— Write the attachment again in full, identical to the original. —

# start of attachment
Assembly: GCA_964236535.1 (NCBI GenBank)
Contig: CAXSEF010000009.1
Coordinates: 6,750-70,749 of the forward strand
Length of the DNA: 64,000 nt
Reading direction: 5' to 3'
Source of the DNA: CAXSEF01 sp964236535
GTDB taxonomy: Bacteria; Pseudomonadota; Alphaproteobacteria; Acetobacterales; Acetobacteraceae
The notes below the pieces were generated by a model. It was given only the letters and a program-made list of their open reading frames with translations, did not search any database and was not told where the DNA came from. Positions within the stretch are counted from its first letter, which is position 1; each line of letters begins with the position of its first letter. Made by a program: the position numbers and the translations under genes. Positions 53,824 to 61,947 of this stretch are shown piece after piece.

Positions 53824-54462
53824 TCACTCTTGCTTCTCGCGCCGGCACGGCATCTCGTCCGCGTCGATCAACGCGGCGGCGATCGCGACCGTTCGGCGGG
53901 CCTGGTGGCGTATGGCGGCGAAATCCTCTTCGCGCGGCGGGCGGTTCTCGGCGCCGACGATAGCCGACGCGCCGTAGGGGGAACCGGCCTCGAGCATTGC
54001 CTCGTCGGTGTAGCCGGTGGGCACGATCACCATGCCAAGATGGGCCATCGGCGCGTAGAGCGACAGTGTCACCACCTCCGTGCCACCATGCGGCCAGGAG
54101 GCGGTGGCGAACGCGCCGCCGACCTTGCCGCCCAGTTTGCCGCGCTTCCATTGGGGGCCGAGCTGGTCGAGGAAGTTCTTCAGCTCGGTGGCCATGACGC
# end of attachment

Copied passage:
Assembly: GCA_964236535.1 (NCBI GenBank)
Contig: CAXSEF010000009.1
Coordinates: 6,750-70,749 of the forward strand
Length of the DNA: 64,000 nt
Reading direction: 5' to 3'
Source of the DNA: CAXSEF01 sp964236535
GTDB taxonomy: Bacteria; Pseudomonadota; Alphaproteobacteria; Acetobacterales; Acetobacteraceae
The notes below the pieces were generated by a model. It was given only the letters and a program-made list of their open reading frames with translations, did not search any database and was not told where the DNA came from. Positions within the stretch are counted from its first letter, which is position 1; each line of letters begins with the position of its first letter. Made by a program: the position numbers and the translations under genes. Positions 53,824 to 61,947 of this stretch are shown piece after piece.

Positions 53824-54462
53824 TCACTCTTGCTTCTCGCGCCGGCACGGCATCTCGTCCGCGTCGATCAACGCGGCGGCGATCGCGACCGTTCGGCGGG
53901 CCTGGTGGCGTATGGCGGCGAAATCCTCTTCGCGCGGCGGGCGGTTCTCGGCGCCGACGATAGCCGACGCGCCGTAGGGGGAACCGGCCTCGAGCATTGC
54001 CTCGTCGGTGTAGCCGGTGGGCACGATCACCATGCCAAGATGGGCCATCGGCGCGTAGAGCGACAGTGTCACCACCTCCGTGCCACCATGCGGCCAGGAG
54101 GCGGTGGCGAACGCGCCGCCGACCTTGCCGCCCAGTTTGCCGCGCTTCCATTGGGGGCCGAGCTGGTCGAGGAAGTTCTTCAGCTCGGTGGCCATGACGC